I am stuck in a situation where my fermenting temps seem to fluctuate a decent amount. I keep my carboys & aging bottles in my walk in closet. Well, I didn't notice it much at first, but after getting into brewing I notice my closet gets pretty cool in winter and warm in the summer. I picked up a thermometer to keep in the closet and found it has been down as low as 58 deg in the mornings (most yeast I use recomend 65 to 70 deg.). It does seem to keep roughly 65 during the day when the outside temp seems to mellow out a tad. With my closet butting up against my garage (which does get very cold) I don't for see a simple solution to this dilemma.
I been reading up in John Palmer's book "How To Brew" and I'm in the section about pitching rates. I learned that the amount of yeast pitched is actually based on the OG of the brew to get the correct count to properly do the job. So I am thinking with a cooler temp the yeast has slowed way down at times. I am wondering if adding more yeast (go with 2 packs of dry yeast for a border line or a little less OG reading than I normaly would pitch) would help out the primary time.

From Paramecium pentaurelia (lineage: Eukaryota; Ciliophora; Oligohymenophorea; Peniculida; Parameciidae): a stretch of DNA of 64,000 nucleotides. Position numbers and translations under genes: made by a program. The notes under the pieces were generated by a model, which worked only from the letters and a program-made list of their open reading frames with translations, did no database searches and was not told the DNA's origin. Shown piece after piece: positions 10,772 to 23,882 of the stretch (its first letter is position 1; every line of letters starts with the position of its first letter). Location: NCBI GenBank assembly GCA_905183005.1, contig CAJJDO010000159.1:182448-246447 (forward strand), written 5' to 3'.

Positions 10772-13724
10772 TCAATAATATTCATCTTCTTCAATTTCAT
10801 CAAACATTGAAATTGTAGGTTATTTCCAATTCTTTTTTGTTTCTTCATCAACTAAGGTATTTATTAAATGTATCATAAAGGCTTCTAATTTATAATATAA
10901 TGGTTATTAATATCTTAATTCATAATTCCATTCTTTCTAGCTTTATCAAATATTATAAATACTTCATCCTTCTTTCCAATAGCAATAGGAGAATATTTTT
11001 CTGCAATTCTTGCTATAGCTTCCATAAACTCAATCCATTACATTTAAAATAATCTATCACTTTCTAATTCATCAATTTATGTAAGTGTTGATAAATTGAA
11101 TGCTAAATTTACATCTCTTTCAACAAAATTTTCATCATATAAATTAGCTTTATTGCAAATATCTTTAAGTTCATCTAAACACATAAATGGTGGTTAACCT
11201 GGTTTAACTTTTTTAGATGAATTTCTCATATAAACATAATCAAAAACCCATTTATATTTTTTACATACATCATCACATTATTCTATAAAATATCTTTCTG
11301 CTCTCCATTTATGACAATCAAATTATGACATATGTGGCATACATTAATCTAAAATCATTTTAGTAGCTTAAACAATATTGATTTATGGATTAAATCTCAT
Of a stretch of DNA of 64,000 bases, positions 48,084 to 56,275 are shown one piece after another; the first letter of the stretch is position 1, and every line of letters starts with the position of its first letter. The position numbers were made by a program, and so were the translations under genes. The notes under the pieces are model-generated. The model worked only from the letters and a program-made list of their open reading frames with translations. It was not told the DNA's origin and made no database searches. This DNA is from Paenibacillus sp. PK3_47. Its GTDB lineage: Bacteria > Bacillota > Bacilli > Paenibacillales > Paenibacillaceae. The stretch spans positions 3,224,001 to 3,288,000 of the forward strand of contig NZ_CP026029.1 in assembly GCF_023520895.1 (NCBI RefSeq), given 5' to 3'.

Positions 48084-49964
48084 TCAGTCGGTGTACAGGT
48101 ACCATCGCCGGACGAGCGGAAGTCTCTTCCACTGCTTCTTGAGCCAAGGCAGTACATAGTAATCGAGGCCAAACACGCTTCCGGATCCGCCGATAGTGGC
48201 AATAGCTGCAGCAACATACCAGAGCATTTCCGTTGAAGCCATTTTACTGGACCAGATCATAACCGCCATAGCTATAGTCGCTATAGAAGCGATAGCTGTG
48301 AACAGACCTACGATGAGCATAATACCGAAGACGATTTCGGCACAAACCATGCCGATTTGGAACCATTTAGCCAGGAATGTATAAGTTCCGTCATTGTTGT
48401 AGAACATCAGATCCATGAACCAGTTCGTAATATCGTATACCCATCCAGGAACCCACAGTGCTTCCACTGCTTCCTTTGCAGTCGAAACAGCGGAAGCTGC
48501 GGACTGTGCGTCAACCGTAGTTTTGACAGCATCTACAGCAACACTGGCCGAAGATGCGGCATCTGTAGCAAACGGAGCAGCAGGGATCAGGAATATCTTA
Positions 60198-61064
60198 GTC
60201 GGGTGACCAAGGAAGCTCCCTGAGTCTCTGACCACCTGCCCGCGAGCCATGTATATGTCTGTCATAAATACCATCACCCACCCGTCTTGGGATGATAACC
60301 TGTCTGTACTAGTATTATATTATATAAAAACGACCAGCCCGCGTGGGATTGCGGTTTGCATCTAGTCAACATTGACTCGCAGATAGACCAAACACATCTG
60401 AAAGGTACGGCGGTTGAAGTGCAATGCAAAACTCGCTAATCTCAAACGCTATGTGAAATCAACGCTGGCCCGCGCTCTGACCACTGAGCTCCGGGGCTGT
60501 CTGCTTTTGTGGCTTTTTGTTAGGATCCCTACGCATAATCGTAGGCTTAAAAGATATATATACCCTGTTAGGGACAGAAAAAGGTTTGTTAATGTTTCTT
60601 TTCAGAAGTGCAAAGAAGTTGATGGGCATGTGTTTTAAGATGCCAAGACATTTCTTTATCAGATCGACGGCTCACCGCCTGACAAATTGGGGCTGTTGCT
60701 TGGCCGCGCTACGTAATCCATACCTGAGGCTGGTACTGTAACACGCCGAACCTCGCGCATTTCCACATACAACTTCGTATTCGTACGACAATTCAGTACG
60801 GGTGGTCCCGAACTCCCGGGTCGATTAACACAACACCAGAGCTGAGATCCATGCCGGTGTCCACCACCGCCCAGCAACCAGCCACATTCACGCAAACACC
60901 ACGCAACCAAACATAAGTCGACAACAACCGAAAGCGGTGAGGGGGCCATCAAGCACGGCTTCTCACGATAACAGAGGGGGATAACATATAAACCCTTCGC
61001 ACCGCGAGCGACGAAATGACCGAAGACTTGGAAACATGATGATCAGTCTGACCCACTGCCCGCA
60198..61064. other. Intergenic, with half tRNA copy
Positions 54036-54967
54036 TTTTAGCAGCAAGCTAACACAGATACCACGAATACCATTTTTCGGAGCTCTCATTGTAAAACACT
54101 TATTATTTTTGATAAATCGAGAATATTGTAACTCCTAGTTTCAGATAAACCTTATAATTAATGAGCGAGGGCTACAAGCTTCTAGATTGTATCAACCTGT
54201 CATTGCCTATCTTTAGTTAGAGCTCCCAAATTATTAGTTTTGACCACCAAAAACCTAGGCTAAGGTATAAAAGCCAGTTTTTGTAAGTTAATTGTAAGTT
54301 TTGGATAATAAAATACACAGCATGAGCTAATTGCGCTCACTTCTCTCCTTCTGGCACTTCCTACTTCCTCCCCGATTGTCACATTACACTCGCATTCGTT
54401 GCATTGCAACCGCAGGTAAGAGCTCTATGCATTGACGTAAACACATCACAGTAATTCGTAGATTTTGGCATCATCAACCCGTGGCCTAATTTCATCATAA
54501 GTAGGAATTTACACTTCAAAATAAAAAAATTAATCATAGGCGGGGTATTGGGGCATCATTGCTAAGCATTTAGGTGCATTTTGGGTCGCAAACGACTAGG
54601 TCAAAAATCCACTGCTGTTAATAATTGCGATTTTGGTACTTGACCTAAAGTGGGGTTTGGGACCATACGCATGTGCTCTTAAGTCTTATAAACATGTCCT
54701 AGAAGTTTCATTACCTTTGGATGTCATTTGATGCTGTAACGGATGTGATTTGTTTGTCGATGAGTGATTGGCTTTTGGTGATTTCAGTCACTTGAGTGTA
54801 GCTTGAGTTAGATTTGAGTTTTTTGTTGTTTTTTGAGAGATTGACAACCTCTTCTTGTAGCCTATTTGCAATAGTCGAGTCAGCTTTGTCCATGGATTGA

I ask this due to keeping a close eye on my Hefeweizen. This Saturday will be three weeks in primary. I see that little dude still going nuts in the carboy (shining a light through the neck and watching bubbles... a lot of them...lol). Also I found with my first batch I noticed slightly different carbonation in my bottles. I found less carbonation in bottles that was closer to the back wall (against the garage) in my closet than the ones that where farther away.
I guess long and short what I am asking is if pitching more yeast during cooler times of year would that help primary and aging time to compensate for slower activity. Sorry about being long winded. Just wanted to explain my reason for thinking this way.
Thanks for any input......